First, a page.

White men, OTOH, are guilty of something similar to this on the flip side of things (and any white man out there who denies it is lying to you): I once dated a young lady for a long time and things between us got rather serious. Then one day she told me she’d spent eight months dating a black guy, and he slapped her around, treated her like crap, used her as an ATM, all of this sort of business. She was trying to get it “on the record,” so to speak before things got any more serious between us. It’s a human failing, but I simply found it impossible to even touch her any more. I broke up with her a month later using some lame excuse, but she wasn’t fooled. “I should never have told you about DeMarrius (or whatever ridiculous name his mother had given him)!” she yelled at me, crying.

    She was right.

    Now, the afro-centrist will insist this is culturally constructed, while the HBD cultist will claim that rather more base impulses are doing the talking. Silly white people – which is most white people in 2010 – will gush “love is colorblind.” Somewhere in the middle of all that mush is the truth.

    • “this has nothing to do with patriarchy”

      Um who appointed you kind of the world where you can decide whether or not something falls under the realm of patriarchal masculinity?

  • Elle

    I took Slim Thug’s comments as a cry out of insecurity. Men like him complain about a woman wanting him for “his money” but can’t handle a woman that doesn’t have to depend on him. There is a difference. Where is he really meeting these women?
    That is the problem so many men feel like this. As a single black woman, I can not afford to be submissive when I am taking care of myself. But wen I meet that special someone, I understand the roles of being a strong woman and letting my man take the lead. A real man will understand an see that it is not a threat to his manhood, its about her being strong enough to stand behind him. You can’t expect a submissive person understand a plight that they don’t have to experience. So wanting a woman to let her man take the lead, to step down but yet stand behind them is asking for two different things.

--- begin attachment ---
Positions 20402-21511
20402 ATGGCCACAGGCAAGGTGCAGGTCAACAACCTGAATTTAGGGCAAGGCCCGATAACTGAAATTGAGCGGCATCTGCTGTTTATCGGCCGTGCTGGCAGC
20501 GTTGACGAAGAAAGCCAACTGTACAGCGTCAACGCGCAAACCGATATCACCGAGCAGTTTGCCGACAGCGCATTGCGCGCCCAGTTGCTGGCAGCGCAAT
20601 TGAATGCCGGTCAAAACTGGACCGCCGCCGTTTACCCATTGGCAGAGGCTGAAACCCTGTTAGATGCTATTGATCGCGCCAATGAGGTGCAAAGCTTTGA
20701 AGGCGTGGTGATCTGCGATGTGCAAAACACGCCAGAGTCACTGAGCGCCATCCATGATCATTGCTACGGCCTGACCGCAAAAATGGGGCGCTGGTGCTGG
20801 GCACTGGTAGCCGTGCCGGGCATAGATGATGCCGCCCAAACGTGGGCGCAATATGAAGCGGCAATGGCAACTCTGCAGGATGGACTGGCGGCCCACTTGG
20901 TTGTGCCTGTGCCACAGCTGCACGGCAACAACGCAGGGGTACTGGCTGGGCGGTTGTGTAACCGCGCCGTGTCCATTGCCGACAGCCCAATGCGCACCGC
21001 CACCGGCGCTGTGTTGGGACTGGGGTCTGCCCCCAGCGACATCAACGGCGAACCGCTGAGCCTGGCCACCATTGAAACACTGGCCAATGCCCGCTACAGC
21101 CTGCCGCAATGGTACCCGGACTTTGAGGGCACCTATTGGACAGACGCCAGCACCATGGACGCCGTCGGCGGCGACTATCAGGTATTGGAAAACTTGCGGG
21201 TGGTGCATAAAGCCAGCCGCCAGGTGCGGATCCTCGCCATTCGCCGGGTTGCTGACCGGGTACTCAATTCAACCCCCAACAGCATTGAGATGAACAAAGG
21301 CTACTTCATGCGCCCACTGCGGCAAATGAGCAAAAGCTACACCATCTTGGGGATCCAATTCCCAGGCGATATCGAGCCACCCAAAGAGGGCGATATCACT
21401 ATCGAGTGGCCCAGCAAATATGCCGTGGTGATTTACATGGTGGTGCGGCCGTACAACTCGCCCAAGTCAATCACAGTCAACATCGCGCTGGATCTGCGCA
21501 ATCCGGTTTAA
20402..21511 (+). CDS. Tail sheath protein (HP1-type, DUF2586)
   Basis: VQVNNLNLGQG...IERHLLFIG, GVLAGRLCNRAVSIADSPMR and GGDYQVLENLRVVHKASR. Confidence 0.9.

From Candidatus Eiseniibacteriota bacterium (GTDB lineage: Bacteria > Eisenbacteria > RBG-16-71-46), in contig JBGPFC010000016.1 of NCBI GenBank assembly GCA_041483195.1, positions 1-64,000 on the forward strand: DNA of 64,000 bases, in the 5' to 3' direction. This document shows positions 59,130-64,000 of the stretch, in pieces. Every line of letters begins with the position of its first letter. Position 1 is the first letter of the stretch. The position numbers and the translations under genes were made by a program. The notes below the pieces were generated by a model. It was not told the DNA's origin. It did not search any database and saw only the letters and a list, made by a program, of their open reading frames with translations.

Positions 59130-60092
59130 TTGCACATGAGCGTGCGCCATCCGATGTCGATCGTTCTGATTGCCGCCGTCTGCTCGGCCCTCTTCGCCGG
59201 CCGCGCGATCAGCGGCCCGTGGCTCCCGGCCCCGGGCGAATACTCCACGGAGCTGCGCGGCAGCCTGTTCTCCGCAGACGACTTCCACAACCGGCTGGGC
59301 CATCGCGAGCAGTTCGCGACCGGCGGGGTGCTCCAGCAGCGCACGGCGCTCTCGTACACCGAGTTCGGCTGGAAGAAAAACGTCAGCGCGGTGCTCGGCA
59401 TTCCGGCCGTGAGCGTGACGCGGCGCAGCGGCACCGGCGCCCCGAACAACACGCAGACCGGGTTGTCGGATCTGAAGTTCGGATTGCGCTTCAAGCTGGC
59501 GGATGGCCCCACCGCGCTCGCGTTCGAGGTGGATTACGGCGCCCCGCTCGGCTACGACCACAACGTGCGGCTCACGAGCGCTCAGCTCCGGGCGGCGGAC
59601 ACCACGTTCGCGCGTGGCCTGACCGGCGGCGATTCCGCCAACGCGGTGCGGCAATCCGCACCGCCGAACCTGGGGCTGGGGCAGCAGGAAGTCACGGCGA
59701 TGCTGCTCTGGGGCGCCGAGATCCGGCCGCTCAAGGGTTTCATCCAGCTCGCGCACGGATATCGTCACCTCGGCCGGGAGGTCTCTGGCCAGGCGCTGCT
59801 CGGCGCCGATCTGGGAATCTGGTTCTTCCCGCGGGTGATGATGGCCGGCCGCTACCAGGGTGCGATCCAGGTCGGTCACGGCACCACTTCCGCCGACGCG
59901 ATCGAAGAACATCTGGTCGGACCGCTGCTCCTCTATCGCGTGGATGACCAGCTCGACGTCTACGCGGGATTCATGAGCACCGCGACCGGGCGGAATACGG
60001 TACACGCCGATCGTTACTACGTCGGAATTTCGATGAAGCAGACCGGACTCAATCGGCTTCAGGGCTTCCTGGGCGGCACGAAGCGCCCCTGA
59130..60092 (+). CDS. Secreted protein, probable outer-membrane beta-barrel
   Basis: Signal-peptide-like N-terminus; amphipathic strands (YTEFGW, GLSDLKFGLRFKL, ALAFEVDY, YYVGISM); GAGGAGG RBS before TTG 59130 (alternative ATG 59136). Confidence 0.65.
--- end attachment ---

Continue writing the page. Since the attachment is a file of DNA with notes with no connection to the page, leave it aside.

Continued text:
He doesn’t know what he wants it seems.

  • ChoCho

    “Gotta start cooking and be down for their man more”!?

    Negro, please!

    What about all these black male stars/athletes/singers/actors, etc. that HAD a black woman down for them, but then, as soon as they get up, leave her behind??

    Uh, yeah, I’d say that gives a woman (esp. in that situation) a reason to be bitter! And that ish Slim Thug’s spouting is just typical: probably think that if they hook up with a white chick, they’d get great head, no lip, and have them under their thumb without any questions, and figure they can just prance around with them all day, claiming they’re beautiful, and a black woman is not.

    I say if you love them–truly love them, black, white, asian, whatever. Do so. But just because you think they’ll give you less ‘hassle’ than a sister, then these dudes are DUMBER than I thought!!